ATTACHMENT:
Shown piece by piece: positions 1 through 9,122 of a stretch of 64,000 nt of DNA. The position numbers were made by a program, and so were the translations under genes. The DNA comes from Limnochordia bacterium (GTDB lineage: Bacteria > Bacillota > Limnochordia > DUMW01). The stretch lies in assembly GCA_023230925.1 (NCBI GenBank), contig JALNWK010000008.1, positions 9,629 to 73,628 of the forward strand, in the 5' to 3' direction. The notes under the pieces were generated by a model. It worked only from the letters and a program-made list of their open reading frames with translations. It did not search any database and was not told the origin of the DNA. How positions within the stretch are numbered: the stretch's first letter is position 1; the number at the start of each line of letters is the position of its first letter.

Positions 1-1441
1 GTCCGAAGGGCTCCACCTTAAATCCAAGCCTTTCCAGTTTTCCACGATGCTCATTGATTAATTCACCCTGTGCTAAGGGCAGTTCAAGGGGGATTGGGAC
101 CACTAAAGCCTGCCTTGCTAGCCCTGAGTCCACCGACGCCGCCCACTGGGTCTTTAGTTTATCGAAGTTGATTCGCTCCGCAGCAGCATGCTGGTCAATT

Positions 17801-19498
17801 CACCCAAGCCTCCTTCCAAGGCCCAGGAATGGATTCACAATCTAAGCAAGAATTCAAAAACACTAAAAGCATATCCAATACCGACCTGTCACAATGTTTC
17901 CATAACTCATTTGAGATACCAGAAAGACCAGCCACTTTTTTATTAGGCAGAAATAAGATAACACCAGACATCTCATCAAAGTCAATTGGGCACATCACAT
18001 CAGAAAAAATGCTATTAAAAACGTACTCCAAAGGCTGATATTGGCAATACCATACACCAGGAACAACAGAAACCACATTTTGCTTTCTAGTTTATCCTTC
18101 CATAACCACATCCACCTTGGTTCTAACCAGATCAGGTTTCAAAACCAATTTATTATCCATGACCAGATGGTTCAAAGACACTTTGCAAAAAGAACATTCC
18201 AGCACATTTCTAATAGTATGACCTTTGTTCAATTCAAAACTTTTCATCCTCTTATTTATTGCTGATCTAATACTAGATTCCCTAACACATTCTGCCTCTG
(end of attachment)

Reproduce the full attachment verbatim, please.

Shown piece by piece: positions 1 through 9,122 of a stretch of 64,000 nt of DNA. The position numbers were made by a program, and so were the translations under genes. The DNA comes from Limnochordia bacterium (GTDB lineage: Bacteria > Bacillota > Limnochordia > DUMW01). The stretch lies in assembly GCA_023230925.1 (NCBI GenBank), contig JALNWK010000008.1, positions 9,629 to 73,628 of the forward strand, in the 5' to 3' direction. The notes under the pieces were generated by a model. It worked only from the letters and a program-made list of their open reading frames with translations. It did not search any database and was not told the origin of the DNA. How positions within the stretch are numbered: the stretch's first letter is position 1; the number at the start of each line of letters is the position of its first letter.

Positions 1-1441
1 GTCCGAAGGGCTCCACCTTAAATCCAAGCCTTTCCAGTTTTCCACGATGCTCATTGATTAATTCACCCTGTGCTAAGGGCAGTTCAAGGGGGATTGGGAC
101 CACTAAAGCCTGCCTTGCTAGCCCTGAGTCCACCGACGCCGCCCACTGGGTCTTTAGTTTATCGAAGTTGATTCGCTCCGCAGCAGCATGCTGGTCAATT

Positions 17801-19498
17801 CACCCAAGCCTCCTTCCAAGGCCCAGGAATGGATTCACAATCTAAGCAAGAATTCAAAAACACTAAAAGCATATCCAATACCGACCTGTCACAATGTTTC
17901 CATAACTCATTTGAGATACCAGAAAGACCAGCCACTTTTTTATTAGGCAGAAATAAGATAACACCAGACATCTCATCAAAGTCAATTGGGCACATCACAT
18001 CAGAAAAAATGCTATTAAAAACGTACTCCAAAGGCTGATATTGGCAATACCATACACCAGGAACAACAGAAACCACATTTTGCTTTCTAGTTTATCCTTC
18101 CATAACCACATCCACCTTGGTTCTAACCAGATCAGGTTTCAAAACCAATTTATTATCCATGACCAGATGGTTCAAAGACACTTTGCAAAAAGAACATTCC
18201 AGCACATTTCTAATAGTATGACCTTTGTTCAATTCAAAACTTTTCATCCTCTTATTTATTGCTGATCTAATACTAGATTCCCTAACACATTCTGCCTCTG